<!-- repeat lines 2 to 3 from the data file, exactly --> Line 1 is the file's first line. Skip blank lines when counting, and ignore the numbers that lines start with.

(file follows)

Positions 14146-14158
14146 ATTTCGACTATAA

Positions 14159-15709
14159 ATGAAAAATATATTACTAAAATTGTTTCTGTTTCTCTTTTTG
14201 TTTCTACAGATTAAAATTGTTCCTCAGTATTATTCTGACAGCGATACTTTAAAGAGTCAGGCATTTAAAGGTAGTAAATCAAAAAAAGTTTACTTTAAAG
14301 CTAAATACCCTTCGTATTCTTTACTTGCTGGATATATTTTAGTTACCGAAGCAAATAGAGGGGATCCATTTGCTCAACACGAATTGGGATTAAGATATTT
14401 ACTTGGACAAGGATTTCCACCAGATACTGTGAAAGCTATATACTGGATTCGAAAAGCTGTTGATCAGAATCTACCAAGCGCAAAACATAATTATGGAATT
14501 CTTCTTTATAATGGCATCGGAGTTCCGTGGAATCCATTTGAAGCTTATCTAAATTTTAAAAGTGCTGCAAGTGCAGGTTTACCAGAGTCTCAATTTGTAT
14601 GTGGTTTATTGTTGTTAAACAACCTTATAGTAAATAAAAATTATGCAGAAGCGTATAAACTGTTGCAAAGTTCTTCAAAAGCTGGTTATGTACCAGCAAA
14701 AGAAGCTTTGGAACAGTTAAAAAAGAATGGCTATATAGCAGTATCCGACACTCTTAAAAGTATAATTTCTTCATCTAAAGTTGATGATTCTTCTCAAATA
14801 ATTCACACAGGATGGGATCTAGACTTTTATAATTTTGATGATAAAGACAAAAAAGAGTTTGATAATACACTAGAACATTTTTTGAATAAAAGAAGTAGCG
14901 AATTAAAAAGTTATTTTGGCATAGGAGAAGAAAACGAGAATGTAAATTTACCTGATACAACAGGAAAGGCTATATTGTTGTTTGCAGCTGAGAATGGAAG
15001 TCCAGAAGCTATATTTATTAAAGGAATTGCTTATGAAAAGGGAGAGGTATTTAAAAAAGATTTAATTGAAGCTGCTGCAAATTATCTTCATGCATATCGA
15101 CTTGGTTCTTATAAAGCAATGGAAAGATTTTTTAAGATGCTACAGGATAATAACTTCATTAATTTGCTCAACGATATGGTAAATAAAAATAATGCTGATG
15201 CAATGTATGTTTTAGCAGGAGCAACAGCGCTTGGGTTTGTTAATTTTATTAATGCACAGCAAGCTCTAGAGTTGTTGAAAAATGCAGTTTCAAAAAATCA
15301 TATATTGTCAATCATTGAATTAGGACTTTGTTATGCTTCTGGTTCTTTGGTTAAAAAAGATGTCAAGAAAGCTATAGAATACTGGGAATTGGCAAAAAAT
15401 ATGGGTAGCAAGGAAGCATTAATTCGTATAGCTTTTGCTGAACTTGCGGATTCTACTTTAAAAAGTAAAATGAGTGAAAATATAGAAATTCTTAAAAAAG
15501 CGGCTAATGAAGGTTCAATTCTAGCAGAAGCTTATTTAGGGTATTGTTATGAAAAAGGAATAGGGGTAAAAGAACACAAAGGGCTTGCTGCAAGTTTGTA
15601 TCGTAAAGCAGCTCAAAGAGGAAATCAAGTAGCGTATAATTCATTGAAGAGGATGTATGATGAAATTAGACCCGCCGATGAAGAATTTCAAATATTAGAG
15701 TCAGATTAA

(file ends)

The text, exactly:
14146 ATTTCGACTATAA

Positions 14159-15709